January 15, 2019: Tina’s first session with Storycatchers Theatre at the Cook County Juvenile Detention Center. She is a 17-year-old with long hair with raspberry-colored streaks. She is quiet, somber. She looks like she hasn’t slept in days.
She tells us that inside she is feeling “sad and anxious.” We ask her to set a goal for the session, and she says “My goal is to see my daughter.” She has an infant daughter. If she maintains good behavior, she will be able to have a visit with her baby the following week.
In our first few sessions with her, Tina keeps her head down on her desk. She is often pulled out of class to go with facility staff. Sometimes she returns to class, looking sad or shaken, other times we don’t see her for the rest of the session.
Tina is in the Detention Center because she has been taken away from circumstances that are not good for her or her baby. We have worked with a number of kids who are held at the facility for this reason, most of whom are girls. They need to be housed in a safe place until other housing can be found for them. Though she is there for her safety, Tina must follow the protocol of a prisoner. She is locked into a cell at night. She walks in single file with the other girls from her cell to the classroom, with her hands behind her back. She shares her days with a volatile group of distressed girls, some of whom have committed violent crimes.
During the next few weeks, Tina begins to adapt to the facility. She is very interested in our songwriting process, and contributes lyrics to the song “I’m Going Home:”
Freedom is home
And home is where I’m free
A parade of love
Is waiting there for me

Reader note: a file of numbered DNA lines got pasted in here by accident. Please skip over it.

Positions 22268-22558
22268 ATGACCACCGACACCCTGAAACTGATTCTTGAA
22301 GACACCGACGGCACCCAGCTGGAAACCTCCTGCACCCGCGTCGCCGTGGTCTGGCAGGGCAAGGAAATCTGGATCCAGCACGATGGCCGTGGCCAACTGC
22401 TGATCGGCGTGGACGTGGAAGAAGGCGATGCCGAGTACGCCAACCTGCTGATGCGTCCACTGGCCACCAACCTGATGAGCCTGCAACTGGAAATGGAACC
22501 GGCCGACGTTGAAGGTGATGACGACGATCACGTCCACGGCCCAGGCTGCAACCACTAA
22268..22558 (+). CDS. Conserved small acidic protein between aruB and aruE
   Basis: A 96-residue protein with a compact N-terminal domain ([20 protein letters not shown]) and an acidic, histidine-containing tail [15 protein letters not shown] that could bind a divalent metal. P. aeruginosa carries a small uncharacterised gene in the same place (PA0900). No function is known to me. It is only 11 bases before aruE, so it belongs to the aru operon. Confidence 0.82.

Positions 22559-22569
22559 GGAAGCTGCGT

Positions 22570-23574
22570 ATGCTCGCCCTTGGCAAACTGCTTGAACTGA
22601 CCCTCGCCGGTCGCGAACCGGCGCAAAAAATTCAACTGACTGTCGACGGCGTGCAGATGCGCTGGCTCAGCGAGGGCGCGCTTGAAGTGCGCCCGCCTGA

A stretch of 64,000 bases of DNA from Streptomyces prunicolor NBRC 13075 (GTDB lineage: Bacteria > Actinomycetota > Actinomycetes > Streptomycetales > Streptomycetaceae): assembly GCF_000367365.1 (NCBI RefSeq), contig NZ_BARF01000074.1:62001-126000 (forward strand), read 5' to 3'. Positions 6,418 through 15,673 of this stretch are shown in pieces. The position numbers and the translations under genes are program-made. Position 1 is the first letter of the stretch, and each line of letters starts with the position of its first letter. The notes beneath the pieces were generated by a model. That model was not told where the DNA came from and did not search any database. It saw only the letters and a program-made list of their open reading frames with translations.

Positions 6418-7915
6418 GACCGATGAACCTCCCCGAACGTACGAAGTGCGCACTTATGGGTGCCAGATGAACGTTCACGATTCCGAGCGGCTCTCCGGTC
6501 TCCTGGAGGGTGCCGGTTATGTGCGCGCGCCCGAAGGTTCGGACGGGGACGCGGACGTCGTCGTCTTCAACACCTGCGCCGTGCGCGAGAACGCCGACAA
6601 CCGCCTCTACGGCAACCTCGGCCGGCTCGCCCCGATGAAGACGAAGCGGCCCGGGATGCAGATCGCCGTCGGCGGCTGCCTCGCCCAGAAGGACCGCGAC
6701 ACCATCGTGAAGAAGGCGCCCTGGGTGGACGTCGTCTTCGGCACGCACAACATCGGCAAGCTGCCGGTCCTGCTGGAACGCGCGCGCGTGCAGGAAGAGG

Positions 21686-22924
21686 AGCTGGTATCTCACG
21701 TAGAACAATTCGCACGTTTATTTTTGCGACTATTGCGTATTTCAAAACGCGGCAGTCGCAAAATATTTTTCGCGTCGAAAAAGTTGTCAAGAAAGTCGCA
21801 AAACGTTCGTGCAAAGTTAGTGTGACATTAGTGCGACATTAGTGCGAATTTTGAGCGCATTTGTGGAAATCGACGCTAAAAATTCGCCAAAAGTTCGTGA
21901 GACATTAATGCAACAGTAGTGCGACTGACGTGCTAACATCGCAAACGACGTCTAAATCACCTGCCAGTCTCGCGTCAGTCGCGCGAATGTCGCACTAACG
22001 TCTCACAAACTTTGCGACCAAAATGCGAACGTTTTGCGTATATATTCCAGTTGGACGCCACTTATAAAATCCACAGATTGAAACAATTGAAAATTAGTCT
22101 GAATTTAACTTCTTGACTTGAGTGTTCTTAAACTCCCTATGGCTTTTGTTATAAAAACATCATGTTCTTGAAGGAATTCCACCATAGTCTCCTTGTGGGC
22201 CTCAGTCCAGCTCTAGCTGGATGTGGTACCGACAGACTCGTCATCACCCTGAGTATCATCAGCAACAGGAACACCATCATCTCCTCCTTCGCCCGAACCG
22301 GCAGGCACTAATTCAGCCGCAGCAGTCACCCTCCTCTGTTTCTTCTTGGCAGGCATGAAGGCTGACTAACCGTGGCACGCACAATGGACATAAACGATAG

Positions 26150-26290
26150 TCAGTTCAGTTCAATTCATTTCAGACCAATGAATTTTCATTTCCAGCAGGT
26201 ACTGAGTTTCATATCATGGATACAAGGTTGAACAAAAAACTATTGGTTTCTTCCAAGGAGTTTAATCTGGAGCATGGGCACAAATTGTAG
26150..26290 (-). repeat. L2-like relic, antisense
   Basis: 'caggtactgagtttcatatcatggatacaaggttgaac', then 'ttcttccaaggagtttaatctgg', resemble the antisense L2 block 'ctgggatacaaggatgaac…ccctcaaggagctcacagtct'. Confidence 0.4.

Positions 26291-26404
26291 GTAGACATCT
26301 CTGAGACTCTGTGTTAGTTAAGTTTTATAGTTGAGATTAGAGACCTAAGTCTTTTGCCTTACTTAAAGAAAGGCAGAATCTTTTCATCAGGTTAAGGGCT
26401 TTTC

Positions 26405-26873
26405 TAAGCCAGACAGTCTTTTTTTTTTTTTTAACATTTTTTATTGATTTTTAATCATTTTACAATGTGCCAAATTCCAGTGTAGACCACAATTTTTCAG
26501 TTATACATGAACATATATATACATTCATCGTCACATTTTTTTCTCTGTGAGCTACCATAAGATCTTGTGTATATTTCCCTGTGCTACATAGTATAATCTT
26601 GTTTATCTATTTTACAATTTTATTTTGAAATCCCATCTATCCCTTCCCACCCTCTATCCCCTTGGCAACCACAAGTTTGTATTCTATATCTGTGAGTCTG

I wonder what faces Tina sees in the parade of love in her mind.
While she is with us, she writes a moving story about one of the foster homes she has lived in. She describes her kind foster mother: “This woman is so soft. She has a strong southern accent, and looks so ancient and wrinkle-filled.”
At her foster home, Tina meets another girl who she later discovers is a cousin she had never even known about, another child who was on her own in the world, and whose face was bruised and cut when Tina met her. Their kind foster mother tells everyone they are sisters, and, in Tina’s words “treats us like her own.”
Tina and her cousin bond. “We smoke together, steal together, lie together, sleep together, fight together, and go everywhere together. We go through two foster homes together. She cries with me when I have a miscarriage. My long-lost sister…then we are separated.”
During our short time with her, we see Tina grow in confidence and take on a leadership role in the group. She mediates a conflict between some of the other girls. She collaborates to write and rehearse songs. She loves her pink-covered Storycatchers journal, and asks if she can take it upstairs to write in on her own. She brings it back down, and shares her beautifully handwritten work, rich with vivid details.
In our final performance with her two Fridays ago, Tina truly shone. One of the facility administrators, who knows her situation, commented on the progress she has made since she arrived in January. Tina was radiant after the performance. She answered audience members’ questions, eager to contribute to the discussion. I saw her smile, proud of herself, and I think of how she was in January- shut down, shellshocked.
Like so many of the kids we meet at the Detention Center, Tina is talented, thoughtful, compassionate, creative. She has dealt with so much in her 17 years, but she is resilient and adaptive. She has had to be.
Tina leaves the facility this week. We hope she will find a place in the world where she and her daughter are treated with the same kindness and respect that she found in the home of her foster mother a few years ago.
Godspeed, Tina. We won’t forget you.
— Cheri Coons, Storycatchers Program Manager of the Temporary LockDown Ensemble at the Juvenile Temporary Detention Center.